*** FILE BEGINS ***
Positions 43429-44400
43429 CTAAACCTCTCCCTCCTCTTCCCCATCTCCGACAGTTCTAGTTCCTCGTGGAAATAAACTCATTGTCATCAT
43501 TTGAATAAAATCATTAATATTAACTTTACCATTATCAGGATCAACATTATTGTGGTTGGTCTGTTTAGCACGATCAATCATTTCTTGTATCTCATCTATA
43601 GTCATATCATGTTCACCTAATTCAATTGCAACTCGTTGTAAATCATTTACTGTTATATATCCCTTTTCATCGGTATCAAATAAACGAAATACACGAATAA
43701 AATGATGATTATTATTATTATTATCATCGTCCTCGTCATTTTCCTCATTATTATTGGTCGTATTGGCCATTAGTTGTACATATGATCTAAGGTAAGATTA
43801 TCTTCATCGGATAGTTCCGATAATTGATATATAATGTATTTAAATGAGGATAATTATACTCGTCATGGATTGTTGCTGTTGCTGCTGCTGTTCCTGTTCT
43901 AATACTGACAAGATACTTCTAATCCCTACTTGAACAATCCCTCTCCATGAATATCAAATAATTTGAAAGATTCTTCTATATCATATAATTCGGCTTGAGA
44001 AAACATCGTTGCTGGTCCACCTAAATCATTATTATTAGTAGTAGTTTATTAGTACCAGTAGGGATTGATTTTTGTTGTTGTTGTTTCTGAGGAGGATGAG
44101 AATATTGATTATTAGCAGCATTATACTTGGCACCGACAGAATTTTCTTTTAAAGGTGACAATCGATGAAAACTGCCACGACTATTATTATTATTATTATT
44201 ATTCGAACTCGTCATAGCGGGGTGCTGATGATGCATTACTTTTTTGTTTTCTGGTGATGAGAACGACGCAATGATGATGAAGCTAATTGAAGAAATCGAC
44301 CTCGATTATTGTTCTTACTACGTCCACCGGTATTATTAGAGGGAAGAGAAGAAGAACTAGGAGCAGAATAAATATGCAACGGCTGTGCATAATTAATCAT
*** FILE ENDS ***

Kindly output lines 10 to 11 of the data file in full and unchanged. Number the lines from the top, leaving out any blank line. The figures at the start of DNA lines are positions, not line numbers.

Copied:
44201 ATTCGAACTCGTCATAGCGGGGTGCTGATGATGCATTACTTTTTTGTTTTCTGGTGATGAGAACGACGCAATGATGATGAAGCTAATTGAAGAAATCGAC
44301 CTCGATTATTGTTCTTACTACGTCCACCGGTATTATTAGAGGGAAGAGAAGAAGAACTAGGAGCAGAATAAATATGCAACGGCTGTGCATAATTAATCAT